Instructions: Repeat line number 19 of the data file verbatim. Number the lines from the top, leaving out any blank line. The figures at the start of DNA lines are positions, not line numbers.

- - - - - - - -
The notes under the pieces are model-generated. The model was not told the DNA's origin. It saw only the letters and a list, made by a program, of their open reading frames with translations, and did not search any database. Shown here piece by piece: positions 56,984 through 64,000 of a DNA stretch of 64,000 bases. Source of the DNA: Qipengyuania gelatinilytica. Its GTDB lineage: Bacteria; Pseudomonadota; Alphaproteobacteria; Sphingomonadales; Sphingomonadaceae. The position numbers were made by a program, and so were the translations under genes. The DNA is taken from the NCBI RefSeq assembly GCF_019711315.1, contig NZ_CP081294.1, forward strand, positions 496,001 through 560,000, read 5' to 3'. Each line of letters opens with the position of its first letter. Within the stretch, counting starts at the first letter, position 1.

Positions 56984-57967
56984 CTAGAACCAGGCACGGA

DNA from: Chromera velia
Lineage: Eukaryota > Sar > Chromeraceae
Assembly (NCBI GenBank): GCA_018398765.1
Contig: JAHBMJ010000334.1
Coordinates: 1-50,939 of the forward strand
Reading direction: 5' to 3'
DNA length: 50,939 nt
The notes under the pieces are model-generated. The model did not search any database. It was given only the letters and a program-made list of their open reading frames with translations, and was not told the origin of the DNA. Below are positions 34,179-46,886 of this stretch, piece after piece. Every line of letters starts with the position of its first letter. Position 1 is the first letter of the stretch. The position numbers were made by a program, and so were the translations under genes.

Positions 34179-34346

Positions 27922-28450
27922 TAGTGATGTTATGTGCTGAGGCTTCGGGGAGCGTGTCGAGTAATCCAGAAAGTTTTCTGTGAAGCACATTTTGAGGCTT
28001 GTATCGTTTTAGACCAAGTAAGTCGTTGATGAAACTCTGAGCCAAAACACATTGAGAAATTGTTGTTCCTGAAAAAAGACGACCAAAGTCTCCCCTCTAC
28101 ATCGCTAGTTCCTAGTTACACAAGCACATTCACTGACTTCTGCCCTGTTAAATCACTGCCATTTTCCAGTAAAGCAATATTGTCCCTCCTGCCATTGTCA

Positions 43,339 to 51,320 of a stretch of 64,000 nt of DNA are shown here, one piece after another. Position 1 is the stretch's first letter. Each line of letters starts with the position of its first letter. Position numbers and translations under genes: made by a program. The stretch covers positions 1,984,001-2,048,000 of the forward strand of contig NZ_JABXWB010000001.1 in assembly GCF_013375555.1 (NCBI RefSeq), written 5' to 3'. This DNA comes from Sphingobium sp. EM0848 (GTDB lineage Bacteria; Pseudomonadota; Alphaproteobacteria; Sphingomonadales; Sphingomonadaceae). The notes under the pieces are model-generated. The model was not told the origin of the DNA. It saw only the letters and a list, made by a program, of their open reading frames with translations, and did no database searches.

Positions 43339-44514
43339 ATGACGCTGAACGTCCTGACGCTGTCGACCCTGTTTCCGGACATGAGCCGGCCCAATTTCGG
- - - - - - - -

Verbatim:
43339 ATGACGCTGAACGTCCTGACGCTGTCGACCCTGTTTCCGGACATGAGCCGGCCCAATTTCGG